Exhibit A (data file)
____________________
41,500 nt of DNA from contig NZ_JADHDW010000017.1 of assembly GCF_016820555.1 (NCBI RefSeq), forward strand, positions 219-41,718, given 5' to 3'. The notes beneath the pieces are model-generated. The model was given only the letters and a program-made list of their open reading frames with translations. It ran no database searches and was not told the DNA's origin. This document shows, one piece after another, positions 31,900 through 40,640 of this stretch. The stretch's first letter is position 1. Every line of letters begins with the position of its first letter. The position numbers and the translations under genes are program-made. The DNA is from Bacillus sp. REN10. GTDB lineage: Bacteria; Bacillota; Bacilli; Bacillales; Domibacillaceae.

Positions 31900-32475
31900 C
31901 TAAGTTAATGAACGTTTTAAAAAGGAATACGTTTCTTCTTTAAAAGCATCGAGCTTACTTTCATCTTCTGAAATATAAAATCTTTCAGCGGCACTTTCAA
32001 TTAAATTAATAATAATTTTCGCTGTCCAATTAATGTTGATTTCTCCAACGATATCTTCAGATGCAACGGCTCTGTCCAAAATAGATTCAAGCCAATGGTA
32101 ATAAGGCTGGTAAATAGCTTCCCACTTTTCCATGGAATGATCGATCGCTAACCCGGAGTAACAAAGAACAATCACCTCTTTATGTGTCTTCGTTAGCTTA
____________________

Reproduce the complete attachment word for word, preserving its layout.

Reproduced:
41,500 nt of DNA from contig NZ_JADHDW010000017.1 of assembly GCF_016820555.1 (NCBI RefSeq), forward strand, positions 219-41,718, given 5' to 3'. The notes beneath the pieces are model-generated. The model was given only the letters and a program-made list of their open reading frames with translations. It ran no database searches and was not told the DNA's origin. This document shows, one piece after another, positions 31,900 through 40,640 of this stretch. The stretch's first letter is position 1. Every line of letters begins with the position of its first letter. The position numbers and the translations under genes are program-made. The DNA is from Bacillus sp. REN10. GTDB lineage: Bacteria; Bacillota; Bacilli; Bacillales; Domibacillaceae.

Positions 31900-32475
31900 C
31901 TAAGTTAATGAACGTTTTAAAAAGGAATACGTTTCTTCTTTAAAAGCATCGAGCTTACTTTCATCTTCTGAAATATAAAATCTTTCAGCGGCACTTTCAA
32001 TTAAATTAATAATAATTTTCGCTGTCCAATTAATGTTGATTTCTCCAACGATATCTTCAGATGCAACGGCTCTGTCCAAAATAGATTCAAGCCAATGGTA
32101 ATAAGGCTGGTAAATAGCTTCCCACTTTTCCATGGAATGATCGATCGCTAACCCGGAGTAACAAAGAACAATCACCTCTTTATGTGTCTTCGTTAGCTTA